SensoryProcessing Disorder Work/Self-Regulating


SensoryProcessing Disorder Work/Self-Regulating

ADHD/ADD, Self-esteem, OCD, Cutting, Sleep Disturbance, PDD, ODD, Disorganized Focus/ attention, Attachment, Suicidal, PTSD, Trust Issues, Anger Outburst, Learning & Emotional Concerns, Dyslexia, Dysgraphia, Uncoordinated &  Accidents, Moodiness are just some of the many diagnoses that have been difficult to manage and treat before Sensory Processing Work began to master the diagnoses with different techniques.

Children with Sensory Processing Disorder often have problems with skills and other abilities needed for school success and childhood accomplishments. As a result, they almost always suffer from emotional, social, and educational problems, including the inability to make friends or be a part of a group, poor self-concept, academic failure, and being labeled clumsy, uncooperative, belligerent, disruptive, or "out of control." Anxiety, depression, aggression, or other behavior problems can follow. Parents may be blamed for their children's behavior by people who are unaware of the child's "hidden handicap," because the children look “normal” or “typical”, but do not behave typically.

Effective treatment for Sensory Processing Disorder is available, but far too many children with sensory symptoms are misdiagnosed and/or improperly treated. Untreated SPD that persists into adulthood can affect an individual's ability to succeed in marriage, work, and community social environments. For example, in our adult program we have treated Medical Doctors (psychiatrists, and dermatologists) who have successful practices but are unhappy personally. SPD creates tremendous stress for families who live with this “hidden handicap.”  Research by Alice Carter and her team suggests that families of children with SPD have more serious impairments than families of children with diagnosed disorders such as anxiety disorder, autism, ADHD, bipolar disorder and other established disorders (Carter, Ben-Sasson, & Briggs-Gowan, 2011). We believe this is due in part to the disorder not being recognized officially so there are few support groups, and parents are often led to feel the problems are their “fault.”  Our mission to advocate for true recognition of this disorder is urgent so that families who live with SPD can have a higher quality of life.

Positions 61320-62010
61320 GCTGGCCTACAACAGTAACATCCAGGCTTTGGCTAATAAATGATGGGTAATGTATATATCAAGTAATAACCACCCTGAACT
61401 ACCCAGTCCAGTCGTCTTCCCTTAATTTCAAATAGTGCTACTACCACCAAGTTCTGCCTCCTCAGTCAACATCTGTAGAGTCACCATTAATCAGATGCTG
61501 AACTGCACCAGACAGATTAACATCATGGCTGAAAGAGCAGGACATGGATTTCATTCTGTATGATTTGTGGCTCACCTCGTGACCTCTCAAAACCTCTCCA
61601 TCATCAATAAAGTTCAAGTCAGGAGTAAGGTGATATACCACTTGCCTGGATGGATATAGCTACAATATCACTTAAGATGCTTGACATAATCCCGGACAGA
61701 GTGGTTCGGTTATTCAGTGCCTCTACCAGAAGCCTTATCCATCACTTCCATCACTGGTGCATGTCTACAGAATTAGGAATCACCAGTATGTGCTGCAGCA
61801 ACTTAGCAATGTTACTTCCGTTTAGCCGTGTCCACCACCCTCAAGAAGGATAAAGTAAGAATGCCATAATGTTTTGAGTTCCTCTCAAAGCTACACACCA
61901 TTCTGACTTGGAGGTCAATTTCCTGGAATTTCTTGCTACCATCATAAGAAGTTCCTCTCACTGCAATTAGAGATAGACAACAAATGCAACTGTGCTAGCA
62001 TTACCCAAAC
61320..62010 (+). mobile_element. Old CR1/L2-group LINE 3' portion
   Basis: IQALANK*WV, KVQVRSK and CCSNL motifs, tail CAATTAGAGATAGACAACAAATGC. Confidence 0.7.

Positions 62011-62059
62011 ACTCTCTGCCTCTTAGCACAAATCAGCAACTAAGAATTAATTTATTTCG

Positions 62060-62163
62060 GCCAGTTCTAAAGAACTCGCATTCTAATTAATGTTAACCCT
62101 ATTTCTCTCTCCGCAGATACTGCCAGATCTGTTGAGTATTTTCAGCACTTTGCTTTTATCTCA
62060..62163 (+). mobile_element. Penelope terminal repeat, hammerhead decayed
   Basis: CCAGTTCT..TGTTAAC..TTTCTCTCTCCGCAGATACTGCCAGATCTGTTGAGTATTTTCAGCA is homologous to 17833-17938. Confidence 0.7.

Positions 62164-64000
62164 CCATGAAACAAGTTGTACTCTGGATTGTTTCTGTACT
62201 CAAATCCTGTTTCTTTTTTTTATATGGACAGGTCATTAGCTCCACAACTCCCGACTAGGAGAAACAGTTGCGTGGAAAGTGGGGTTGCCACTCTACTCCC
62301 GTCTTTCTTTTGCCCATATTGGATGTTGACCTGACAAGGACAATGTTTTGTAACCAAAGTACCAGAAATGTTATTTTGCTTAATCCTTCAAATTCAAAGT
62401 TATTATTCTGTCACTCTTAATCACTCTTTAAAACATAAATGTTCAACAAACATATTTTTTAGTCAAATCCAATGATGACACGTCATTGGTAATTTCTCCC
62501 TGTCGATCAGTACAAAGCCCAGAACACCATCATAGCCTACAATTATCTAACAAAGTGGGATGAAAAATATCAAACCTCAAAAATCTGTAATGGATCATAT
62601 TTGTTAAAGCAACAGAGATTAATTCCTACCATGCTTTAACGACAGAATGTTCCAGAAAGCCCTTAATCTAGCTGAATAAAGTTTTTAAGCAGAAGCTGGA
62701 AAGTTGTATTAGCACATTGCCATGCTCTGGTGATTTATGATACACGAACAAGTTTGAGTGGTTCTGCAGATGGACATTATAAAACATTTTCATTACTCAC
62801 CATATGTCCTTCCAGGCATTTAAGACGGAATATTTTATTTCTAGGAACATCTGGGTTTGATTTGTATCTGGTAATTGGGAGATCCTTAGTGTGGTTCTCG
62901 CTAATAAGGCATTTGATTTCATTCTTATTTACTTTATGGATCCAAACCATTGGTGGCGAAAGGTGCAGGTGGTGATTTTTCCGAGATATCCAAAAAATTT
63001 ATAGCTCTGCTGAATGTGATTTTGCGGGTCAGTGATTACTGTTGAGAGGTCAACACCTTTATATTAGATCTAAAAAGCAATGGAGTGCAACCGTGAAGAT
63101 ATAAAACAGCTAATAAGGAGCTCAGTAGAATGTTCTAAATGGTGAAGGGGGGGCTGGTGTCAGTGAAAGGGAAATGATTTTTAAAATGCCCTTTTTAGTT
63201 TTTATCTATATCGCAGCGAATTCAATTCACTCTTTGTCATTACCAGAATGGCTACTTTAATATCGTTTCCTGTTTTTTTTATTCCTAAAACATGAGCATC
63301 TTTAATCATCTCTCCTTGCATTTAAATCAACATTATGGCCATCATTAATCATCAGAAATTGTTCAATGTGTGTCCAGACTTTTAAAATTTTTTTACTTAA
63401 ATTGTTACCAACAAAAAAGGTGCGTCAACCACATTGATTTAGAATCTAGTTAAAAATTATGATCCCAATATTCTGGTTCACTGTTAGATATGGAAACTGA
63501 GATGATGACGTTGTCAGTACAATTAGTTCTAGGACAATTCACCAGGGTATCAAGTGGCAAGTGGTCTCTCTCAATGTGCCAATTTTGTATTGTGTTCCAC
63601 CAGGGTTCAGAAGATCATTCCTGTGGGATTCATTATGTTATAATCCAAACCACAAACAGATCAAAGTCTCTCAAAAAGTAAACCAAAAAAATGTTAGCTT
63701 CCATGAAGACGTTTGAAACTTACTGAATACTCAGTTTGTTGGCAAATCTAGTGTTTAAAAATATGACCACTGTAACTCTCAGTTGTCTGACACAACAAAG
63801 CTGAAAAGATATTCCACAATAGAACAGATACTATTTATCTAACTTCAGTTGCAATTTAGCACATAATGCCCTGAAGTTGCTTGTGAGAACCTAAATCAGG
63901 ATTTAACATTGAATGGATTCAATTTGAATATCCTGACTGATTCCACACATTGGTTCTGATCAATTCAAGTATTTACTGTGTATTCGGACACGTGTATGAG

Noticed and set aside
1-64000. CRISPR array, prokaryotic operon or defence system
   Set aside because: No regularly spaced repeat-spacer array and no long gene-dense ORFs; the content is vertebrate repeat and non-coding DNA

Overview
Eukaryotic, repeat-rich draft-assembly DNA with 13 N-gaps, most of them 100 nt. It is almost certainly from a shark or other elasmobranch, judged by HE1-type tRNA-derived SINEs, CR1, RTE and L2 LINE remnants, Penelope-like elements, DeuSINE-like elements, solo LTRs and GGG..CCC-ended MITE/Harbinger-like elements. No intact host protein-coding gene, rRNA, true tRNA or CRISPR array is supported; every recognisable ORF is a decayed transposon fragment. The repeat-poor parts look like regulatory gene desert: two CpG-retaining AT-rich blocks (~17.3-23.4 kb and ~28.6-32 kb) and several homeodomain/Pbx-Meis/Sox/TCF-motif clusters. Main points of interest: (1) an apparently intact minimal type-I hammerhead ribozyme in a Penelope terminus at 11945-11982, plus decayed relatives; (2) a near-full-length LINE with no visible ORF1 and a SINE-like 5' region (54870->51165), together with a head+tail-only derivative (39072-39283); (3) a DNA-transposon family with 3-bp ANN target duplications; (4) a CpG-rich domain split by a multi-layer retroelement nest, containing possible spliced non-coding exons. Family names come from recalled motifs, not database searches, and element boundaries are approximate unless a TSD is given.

"Sensory Processing Disorder is recognized as a major cause of self impairment in children, adolescents and adults. It is commonly present in behavioral conditions such as anxiety disorder, PTSD, ADHD and learning disabilities. SPD may contribute to the development of many poorly understood physical diseases and syndromes."
" SPD is the behaviorial seed that sprouts and flourishes, rendering the child exquisitely sensitive to events that might be at all traumatic. It is based on the cyclical autonomic dysregulation of trauma, with both extremes of autonomic expression. But rather than the restricted and inadequate diagnosis of PTSD, the syndrome that emerges with maturation is complex trauma...SPD and complex trauma are the closest of relatives. In both cases the treatment is primarily somatic in nature and quality because words only address the tip of the iceberg."   (Interview with Robert Scaer, MD and Victoria Behrends, 9/19/11)